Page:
Being a conscious consumer is massively important these days. It’s a trend that’s on the rise, and for good reason. Brands need to grow more transparent surrounding their ingredients, and this transparency will only ever be a good thing for everybody. It builds trust, which builds loyalty.
There’s a growing crowd of concerned consumers who are desiring ingredient transparency – how would you suggest taking the first step in this research when there is an abundance of misleading information on the internet? Further from this, what are some top tips in becoming a conscientious consumer?
While the internet is a crowded place, and sifting truth from fiction can be challenging and confusing at the best of times, a company’s website is the easiest and most accessible port-of-call to assess a product’s ingredients. The information provided on a product’s packaging is often limited – and a company with a commitment to transparency will delight in sharing more about their vision, their ethos, what exactly they’re using in their products and where they source their ingredients from. In instances where they don’t, their customer service should be able to readily supply it.
While this may require a little more effort on your behalf, it’s possible some companies may simply not be aware of this growing interest in transparency, and your contact may be an encouragement of sorts to answer the calls of their consumers – so, don’t be shy.
Beyond this, for those wanting more ideas on how to be a conscientious consumer, consider these tips:
- Research. The more we know, the more informed we are in making decisions. Dig a little deeper, and if you come across something you may not like, either inform the company or make the decision to support another who is more aligned to your values.
- Buy less or only items you truly love. Being a conscientious consumer comes back to differentiating between wants versus needs. We live in a world where we have have all of the things we could possibly want at our fingertips – but do we need them? Avoid impulse purchasing, and consider items carefully before you buy.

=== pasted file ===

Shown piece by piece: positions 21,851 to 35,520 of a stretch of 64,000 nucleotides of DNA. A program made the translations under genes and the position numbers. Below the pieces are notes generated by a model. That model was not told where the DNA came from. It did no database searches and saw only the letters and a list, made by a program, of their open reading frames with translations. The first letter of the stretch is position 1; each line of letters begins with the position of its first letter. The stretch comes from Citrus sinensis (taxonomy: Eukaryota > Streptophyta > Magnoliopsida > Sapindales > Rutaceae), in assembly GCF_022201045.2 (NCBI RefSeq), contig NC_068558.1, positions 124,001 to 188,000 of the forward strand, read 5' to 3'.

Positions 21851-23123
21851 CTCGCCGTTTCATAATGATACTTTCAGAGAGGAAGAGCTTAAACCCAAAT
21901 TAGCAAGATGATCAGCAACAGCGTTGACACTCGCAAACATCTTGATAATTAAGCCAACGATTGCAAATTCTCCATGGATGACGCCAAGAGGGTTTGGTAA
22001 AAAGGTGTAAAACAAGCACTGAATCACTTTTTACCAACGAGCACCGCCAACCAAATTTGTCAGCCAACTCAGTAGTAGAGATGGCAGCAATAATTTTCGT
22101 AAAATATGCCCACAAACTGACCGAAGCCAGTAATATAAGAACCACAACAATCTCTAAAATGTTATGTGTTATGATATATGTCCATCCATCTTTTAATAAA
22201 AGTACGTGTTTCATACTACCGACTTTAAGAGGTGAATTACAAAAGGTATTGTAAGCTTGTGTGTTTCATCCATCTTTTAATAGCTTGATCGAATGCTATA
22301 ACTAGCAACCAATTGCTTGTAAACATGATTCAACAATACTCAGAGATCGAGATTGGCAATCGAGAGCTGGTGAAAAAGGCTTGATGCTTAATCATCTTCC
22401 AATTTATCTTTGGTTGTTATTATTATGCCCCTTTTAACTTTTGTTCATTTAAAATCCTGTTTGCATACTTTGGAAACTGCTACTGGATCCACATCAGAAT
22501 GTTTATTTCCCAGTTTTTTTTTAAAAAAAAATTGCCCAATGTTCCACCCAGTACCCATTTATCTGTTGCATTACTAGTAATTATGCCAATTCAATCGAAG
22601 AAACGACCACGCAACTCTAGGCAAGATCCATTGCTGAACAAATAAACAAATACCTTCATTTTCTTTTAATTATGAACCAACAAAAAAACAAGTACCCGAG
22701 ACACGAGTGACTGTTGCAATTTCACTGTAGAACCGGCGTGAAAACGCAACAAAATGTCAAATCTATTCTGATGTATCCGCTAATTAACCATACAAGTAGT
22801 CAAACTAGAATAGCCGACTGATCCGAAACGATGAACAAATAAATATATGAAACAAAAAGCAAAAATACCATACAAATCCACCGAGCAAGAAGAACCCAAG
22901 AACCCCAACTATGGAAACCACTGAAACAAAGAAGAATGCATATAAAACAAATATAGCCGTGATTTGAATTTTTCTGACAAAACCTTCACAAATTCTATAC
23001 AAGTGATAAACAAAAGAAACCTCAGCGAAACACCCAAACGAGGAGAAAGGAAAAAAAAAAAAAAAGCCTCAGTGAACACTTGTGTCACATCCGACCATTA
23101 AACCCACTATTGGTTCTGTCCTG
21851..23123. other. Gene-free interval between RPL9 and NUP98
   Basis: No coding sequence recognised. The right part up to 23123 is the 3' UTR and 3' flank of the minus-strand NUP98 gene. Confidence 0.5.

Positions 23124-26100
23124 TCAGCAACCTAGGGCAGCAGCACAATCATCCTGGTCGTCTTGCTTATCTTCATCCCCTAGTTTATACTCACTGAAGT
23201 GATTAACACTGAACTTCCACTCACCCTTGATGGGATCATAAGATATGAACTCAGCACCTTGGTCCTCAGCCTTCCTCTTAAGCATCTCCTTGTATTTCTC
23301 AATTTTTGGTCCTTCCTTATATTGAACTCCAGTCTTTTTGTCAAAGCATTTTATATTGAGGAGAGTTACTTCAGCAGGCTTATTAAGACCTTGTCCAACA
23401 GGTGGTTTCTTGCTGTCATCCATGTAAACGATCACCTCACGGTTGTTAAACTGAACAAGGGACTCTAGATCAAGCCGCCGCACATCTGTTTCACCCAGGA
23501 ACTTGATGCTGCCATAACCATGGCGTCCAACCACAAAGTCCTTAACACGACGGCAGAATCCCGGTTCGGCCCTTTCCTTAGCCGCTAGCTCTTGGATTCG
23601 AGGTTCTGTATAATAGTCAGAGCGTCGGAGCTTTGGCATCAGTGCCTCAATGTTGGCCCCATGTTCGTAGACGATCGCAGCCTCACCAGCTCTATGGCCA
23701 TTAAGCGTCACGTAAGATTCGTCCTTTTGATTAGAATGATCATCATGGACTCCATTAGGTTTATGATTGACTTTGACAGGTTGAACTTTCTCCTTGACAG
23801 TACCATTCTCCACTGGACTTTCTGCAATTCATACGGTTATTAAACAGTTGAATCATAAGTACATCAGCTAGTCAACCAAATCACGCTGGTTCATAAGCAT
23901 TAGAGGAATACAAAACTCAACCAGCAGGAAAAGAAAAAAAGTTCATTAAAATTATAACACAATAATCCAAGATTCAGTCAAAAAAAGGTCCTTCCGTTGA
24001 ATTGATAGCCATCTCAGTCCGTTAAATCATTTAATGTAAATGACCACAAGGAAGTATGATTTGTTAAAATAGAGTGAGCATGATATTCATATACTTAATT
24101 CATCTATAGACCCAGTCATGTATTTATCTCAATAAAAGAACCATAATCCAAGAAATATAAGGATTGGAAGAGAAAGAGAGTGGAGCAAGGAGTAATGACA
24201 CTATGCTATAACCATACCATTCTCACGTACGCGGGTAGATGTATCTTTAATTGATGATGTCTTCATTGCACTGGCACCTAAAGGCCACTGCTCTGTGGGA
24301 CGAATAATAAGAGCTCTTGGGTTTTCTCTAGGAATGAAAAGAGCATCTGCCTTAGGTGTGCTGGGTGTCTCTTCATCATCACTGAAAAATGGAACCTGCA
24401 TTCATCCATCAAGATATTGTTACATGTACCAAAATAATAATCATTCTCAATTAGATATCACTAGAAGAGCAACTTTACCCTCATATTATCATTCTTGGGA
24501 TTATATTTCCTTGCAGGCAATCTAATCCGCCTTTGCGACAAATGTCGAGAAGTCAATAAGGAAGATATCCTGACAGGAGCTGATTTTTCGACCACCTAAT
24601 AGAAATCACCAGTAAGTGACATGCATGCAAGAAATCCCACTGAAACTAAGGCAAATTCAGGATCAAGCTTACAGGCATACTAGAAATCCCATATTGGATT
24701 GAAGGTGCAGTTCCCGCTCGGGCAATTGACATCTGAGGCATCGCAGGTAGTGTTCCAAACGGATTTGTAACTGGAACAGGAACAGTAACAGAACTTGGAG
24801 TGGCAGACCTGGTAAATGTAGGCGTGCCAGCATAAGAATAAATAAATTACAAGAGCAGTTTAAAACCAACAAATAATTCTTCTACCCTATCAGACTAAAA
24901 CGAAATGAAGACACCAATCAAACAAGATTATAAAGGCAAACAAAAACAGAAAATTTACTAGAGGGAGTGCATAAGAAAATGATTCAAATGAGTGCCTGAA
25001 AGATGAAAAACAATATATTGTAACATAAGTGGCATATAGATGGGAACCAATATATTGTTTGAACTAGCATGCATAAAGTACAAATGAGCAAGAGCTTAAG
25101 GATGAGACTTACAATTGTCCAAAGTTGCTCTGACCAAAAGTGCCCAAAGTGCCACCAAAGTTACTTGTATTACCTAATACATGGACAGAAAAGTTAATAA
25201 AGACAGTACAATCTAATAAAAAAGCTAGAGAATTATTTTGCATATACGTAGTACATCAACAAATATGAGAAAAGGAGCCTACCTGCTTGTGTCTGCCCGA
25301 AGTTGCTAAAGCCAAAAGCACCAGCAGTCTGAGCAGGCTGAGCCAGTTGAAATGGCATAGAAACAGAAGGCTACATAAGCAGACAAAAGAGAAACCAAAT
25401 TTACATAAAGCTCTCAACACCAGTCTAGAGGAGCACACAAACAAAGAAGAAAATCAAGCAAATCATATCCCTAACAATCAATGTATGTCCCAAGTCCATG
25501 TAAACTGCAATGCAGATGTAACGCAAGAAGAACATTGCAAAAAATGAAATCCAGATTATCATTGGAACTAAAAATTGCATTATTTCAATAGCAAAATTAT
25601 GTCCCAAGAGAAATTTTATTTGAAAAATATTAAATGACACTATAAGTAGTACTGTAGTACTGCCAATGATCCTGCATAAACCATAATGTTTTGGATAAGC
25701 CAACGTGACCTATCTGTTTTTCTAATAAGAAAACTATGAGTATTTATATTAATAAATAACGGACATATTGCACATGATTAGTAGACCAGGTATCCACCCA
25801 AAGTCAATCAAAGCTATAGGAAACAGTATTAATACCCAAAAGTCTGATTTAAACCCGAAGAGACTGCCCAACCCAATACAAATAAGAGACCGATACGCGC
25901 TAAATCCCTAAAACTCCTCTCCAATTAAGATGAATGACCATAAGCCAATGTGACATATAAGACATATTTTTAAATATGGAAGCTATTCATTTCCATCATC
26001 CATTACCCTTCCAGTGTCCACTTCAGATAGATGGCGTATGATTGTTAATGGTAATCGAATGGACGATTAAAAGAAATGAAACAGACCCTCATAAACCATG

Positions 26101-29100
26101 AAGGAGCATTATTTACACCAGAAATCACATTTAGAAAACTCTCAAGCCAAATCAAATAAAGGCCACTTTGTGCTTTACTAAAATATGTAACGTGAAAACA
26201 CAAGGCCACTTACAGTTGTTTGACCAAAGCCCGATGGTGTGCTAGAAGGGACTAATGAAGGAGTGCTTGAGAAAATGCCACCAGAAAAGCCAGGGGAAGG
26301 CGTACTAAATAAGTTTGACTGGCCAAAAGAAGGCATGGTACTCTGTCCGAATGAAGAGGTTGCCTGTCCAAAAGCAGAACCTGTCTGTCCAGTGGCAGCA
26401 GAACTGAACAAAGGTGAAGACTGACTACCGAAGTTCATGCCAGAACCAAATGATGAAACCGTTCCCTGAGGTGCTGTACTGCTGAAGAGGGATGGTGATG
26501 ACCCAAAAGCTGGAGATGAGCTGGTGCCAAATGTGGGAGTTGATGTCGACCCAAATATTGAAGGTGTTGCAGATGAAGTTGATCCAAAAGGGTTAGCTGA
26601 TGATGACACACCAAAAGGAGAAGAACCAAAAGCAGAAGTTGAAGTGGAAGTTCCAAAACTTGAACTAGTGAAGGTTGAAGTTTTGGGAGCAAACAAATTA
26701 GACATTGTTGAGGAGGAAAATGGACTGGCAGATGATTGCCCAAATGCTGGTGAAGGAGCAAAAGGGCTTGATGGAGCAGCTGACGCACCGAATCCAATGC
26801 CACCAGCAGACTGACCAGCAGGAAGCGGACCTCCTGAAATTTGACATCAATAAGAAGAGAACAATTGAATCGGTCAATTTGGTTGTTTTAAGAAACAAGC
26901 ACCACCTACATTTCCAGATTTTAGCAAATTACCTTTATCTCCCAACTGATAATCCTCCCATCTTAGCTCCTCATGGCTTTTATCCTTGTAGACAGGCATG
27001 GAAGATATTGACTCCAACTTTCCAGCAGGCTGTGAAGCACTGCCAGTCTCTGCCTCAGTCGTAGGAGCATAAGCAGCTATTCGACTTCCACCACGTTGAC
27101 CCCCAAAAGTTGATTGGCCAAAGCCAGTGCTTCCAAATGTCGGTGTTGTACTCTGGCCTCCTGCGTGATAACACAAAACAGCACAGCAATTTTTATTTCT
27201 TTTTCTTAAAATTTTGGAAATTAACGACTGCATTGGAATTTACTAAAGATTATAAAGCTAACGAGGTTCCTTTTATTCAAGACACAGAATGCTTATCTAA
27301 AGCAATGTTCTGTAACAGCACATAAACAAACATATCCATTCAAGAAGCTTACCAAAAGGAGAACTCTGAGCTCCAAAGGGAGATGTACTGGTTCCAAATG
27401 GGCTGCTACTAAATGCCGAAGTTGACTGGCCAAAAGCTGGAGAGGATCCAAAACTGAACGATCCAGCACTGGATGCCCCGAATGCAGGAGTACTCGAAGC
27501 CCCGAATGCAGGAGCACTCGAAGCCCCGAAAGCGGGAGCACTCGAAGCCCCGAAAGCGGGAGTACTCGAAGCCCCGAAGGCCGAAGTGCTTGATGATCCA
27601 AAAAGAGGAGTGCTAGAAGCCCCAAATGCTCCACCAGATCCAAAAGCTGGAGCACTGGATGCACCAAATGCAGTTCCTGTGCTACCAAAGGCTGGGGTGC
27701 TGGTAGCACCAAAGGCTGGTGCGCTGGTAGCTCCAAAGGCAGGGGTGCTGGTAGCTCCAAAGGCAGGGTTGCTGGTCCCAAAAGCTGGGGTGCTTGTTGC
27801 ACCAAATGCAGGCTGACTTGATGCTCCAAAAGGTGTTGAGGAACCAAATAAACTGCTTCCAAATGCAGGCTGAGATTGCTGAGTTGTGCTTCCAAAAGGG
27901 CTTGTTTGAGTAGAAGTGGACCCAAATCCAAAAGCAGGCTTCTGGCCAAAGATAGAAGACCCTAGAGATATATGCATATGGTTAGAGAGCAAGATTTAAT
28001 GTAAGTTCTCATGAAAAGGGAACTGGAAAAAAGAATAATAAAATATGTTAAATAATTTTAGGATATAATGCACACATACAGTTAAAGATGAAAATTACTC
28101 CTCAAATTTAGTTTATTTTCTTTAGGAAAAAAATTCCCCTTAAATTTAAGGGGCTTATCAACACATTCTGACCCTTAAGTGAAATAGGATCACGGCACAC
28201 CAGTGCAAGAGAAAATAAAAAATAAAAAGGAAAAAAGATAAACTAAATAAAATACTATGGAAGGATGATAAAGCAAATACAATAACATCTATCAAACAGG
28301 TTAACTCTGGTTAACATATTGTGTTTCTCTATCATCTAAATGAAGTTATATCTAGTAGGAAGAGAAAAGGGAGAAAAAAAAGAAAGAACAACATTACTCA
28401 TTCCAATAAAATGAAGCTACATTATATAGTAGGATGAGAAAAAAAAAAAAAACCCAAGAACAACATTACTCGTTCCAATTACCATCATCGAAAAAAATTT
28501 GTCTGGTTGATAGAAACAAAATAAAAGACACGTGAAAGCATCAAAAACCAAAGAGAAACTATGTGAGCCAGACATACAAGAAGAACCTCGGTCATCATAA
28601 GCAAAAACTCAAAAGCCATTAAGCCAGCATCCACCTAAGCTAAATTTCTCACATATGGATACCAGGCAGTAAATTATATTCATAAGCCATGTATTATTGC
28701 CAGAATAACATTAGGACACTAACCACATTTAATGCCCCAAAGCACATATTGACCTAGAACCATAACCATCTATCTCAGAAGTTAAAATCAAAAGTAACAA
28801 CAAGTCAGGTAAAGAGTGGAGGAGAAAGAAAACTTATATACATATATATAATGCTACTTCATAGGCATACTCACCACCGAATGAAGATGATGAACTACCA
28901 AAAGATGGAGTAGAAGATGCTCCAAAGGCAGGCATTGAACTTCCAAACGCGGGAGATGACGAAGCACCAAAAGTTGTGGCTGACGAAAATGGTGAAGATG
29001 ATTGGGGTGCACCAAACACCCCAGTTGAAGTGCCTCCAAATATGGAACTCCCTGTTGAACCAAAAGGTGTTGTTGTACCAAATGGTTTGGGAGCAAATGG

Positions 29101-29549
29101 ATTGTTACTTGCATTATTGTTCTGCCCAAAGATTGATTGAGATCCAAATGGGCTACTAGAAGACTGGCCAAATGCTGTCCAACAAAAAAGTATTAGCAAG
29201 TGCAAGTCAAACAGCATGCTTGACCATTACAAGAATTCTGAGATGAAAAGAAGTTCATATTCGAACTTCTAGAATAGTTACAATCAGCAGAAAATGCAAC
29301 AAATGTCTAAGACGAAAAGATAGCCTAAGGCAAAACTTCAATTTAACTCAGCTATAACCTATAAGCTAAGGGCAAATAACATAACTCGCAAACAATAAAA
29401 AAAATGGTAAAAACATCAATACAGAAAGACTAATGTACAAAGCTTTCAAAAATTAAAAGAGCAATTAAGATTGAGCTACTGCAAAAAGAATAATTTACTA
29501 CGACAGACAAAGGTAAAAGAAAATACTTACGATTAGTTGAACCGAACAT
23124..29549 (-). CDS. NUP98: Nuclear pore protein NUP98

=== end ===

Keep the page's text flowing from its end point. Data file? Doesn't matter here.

- Support local. Whether it is food, clothing, materials, cosmetic or skincare products, as New Zealand is relatively isolated, our locally grown and produced products have a much smaller carbon footprint than items travelling to us from afar.
What is your opinion on who is responsible for mass consumption? Would you say that the first step begins with us? Who needs to start and what needs to change for a fundamental shift in this world of consumption?
Marketing tricks and circumspect claims aside, the power to influence organisation’s products and methods ultimately rests with us – the shoppers. One only has to see the recent outcry over misrepresented free-range eggs that were pulled from New Zealand supermarket shelves to know that we have the power, but also the responsibility. Shifting blame and waiting for something to change is not a proactive response.
The products we buy always impacts someone beyond ourselves. Where we spend our hard-earned dollars signifies and communicates on a deeper level what we wish to see more of in the marketplace, whether it be cost, quality, values or sustainability. Our support keeps company’s afloat and their practices in play. We ultimately hold choice, and with that power.
One only has to see the recent outcry over misrepresented free-range eggs that were pulled from New Zealand supermarket shelves to know that we have the power, but also the responsibility.
Yes, our purchasing power can be affected by many factors which impact our decisions – an important one not to disregard being our budget and finances. However, wherever it fits into your life, if you care about something, use your purchasing power to support a better tomorrow that includes more of whatever that may be. Whether we’re aware or not, the concept of using our dollar to vote sends a message. While we may perceive ourselves as unable to make a real difference. If enough people cast their vote change can, and will, occur.
This fundamental shift of becoming a more conscious consumer comes back to pausing and thinking before we purchase a product. Abolish the disconnection to the supply chain that can mindlessly occur as a consumer, and take a step towards asking more questions on whether a product really aligns with yourself and your values. Then tell your friends and family, share it online and really endorse the product – for some, a lack of awareness may be the only thing stopping them from an entirely new way of thinking.
We spoke more with Unkovich about ingredients that we should look out for within skincare products. Check it out!